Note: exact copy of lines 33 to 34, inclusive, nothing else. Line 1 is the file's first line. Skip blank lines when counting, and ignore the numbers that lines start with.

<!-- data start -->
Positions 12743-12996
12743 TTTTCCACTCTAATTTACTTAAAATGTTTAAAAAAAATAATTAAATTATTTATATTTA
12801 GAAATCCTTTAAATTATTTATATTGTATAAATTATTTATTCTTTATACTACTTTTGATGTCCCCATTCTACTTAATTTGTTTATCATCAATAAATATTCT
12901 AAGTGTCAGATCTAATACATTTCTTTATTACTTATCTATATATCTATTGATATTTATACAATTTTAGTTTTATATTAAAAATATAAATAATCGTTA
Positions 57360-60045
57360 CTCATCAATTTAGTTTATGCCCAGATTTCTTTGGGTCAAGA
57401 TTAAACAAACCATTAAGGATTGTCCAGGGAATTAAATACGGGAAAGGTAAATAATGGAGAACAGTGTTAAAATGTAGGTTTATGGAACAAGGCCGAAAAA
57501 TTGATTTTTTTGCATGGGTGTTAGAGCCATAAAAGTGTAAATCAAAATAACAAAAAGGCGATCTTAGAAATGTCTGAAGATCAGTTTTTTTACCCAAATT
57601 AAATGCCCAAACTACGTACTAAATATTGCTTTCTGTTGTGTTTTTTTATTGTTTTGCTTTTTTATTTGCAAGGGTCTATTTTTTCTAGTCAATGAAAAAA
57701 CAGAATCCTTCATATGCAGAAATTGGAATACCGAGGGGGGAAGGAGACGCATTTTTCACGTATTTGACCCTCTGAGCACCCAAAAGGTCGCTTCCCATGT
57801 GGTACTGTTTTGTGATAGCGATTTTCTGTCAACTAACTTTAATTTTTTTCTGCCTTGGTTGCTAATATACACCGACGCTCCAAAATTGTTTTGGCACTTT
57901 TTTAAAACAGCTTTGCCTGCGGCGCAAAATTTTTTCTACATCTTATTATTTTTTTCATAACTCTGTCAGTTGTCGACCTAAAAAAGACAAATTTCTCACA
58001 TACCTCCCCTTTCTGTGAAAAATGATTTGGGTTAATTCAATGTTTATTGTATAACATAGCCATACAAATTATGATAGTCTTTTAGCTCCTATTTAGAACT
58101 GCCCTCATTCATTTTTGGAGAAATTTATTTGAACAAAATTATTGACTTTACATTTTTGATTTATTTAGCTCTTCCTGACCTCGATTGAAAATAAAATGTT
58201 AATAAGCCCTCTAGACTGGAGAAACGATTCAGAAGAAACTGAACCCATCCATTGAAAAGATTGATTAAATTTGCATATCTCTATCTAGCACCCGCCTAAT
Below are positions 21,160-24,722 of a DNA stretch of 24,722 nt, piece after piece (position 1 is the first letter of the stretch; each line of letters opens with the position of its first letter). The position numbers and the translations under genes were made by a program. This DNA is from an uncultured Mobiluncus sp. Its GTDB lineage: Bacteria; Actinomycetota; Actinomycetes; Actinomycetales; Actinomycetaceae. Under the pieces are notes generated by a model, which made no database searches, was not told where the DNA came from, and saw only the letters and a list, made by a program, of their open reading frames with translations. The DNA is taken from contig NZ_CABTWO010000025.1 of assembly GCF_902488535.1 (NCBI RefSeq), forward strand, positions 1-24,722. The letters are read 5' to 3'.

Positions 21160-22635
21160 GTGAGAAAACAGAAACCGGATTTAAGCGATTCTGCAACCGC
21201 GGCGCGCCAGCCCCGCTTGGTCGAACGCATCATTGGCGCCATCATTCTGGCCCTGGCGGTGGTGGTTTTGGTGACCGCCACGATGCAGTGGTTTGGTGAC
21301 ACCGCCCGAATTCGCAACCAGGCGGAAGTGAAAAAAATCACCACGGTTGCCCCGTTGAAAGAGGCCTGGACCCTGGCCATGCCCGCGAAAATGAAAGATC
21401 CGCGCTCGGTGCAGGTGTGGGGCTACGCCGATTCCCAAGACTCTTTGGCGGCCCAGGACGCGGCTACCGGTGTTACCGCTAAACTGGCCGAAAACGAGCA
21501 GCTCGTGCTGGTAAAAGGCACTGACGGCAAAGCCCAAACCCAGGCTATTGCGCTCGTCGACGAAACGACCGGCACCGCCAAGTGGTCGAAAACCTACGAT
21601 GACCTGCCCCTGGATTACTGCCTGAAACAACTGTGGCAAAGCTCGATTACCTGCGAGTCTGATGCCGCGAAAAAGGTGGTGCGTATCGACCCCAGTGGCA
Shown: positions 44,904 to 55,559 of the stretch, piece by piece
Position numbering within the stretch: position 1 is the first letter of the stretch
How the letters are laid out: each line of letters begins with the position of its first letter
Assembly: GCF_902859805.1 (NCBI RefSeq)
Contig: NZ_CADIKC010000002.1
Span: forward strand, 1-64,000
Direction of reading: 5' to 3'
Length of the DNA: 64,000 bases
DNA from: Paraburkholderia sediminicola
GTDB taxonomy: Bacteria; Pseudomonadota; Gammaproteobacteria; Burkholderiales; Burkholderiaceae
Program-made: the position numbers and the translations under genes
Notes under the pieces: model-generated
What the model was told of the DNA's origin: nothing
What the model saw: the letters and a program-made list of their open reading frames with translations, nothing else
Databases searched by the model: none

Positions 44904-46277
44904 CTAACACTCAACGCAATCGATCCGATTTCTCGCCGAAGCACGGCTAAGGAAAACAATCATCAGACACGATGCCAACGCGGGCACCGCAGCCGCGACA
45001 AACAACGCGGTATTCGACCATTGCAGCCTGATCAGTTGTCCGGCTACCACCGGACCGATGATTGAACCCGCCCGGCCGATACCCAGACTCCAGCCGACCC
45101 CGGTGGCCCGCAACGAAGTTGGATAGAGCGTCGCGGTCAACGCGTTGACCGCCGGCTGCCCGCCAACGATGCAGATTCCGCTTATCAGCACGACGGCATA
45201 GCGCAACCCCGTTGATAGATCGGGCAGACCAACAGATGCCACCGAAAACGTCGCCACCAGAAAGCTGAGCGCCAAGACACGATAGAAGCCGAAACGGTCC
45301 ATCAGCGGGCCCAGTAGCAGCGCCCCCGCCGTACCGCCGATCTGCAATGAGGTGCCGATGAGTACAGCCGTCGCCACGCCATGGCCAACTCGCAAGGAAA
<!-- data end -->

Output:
GTDB taxonomy: Bacteria; Pseudomonadota; Gammaproteobacteria; Burkholderiales; Burkholderiaceae
Program-made: the position numbers and the translations under genes